GitLab Review Apps offer a solution similar to Heroku's, with the distinction that GitLab is open-source. Otherwise, the tradeoffs are similar, as the user must use GitLab as a code-hosting service in order to take advantage of their review app feature.
For developers looking for just a simple review app solution and not a whole development pipeline or code-hosting service, review applications as a feature aren't an ideal solution.
The second category is review apps as a service. Services like Tugboat 5 and Reploy 6 offer a proprietary, configurable platform for deploying and managing review apps. These platforms include many useful features beyond simply deploying a review app, such as customized build steps and integrations with other services. However, using a feature-rich review app platform does come with certain limitations:
For developers looking for an easily configurable solution where they can maintain control and pay as they go, review apps as a service is not really a good fit.
The following table summarizes the attributes of these two types of review app solutions:
In spite of the generous feature sets offered by these solutions, they won't be the best fit for all development teams. If a team wants to deploy review apps without much change to their CI/CD pipeline, they won't be able to do that with a solution like Heroku's, because they impose their own pipeline model. If they want to be able to control the infrastructure their review apps are hosted on, due to security or compliance, they won't find a solution there either. Additionally, if they want a pay-as-you-go model instead of a monthly fee, these solutions are not the correct fit.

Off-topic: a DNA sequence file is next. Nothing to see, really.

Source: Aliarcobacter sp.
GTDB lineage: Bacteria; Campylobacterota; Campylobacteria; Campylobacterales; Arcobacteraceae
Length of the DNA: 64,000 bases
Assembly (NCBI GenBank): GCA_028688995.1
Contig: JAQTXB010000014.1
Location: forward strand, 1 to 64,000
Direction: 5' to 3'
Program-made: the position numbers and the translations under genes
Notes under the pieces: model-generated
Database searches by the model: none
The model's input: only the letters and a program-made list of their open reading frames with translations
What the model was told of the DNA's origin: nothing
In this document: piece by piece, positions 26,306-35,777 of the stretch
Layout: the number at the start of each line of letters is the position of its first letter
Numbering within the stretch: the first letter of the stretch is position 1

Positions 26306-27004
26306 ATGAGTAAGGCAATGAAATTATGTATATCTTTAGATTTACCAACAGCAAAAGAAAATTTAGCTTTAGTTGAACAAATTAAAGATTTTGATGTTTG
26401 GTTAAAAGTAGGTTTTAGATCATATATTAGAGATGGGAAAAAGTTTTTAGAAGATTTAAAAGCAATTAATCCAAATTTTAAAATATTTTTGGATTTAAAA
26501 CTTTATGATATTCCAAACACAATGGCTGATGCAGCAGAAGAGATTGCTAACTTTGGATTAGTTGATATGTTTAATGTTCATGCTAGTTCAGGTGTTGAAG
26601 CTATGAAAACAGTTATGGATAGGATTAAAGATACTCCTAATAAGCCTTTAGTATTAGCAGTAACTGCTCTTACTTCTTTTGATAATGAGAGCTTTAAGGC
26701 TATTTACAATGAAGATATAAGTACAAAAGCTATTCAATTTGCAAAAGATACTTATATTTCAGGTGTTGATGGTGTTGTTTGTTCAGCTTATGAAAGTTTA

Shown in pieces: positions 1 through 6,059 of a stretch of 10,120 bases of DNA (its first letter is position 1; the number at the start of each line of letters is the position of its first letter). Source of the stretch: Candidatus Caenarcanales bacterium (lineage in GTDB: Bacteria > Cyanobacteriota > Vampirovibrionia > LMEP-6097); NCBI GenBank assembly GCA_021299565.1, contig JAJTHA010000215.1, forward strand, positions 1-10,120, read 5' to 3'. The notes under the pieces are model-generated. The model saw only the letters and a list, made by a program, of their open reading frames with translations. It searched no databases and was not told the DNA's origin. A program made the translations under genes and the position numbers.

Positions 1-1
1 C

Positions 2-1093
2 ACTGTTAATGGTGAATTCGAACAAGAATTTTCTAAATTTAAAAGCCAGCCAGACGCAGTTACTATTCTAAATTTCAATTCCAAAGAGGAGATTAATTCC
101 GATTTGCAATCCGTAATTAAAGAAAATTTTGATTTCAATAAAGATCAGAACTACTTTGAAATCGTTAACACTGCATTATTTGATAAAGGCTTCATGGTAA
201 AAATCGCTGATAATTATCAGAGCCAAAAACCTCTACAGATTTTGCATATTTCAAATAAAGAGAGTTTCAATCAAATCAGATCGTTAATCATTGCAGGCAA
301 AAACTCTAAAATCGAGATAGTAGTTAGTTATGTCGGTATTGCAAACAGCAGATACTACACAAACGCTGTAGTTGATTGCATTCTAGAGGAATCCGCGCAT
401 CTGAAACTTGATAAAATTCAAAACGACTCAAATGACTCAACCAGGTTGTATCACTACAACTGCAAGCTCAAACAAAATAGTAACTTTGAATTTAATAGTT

For developers looking for a solution that keeps their code within their own network and whose only costs are those with their cloud provider, one option is to build your own in-house automated review app solution. However, building such a solution requires quite a few steps.
Starting with a smaller problem, we can examine the number of steps required to deploy just one application. This results in a list of at least 13 individual steps.
To reach a complete review app solution, we still have quite a few considerations to make:
With these considerations above, we ideally want to have some easy way to provision long-lived infrastructure when we want to create review apps frequently, and an easy way to tear down the infrastructure when we reach a development lull. We'd also want to find a way to isolate review apps and their databases from one another, whether it be deploying each app on a different server or containerizing applications. In addition, we would need to provision and configure some kind of storage method for each review app and create some method to automate all these processes.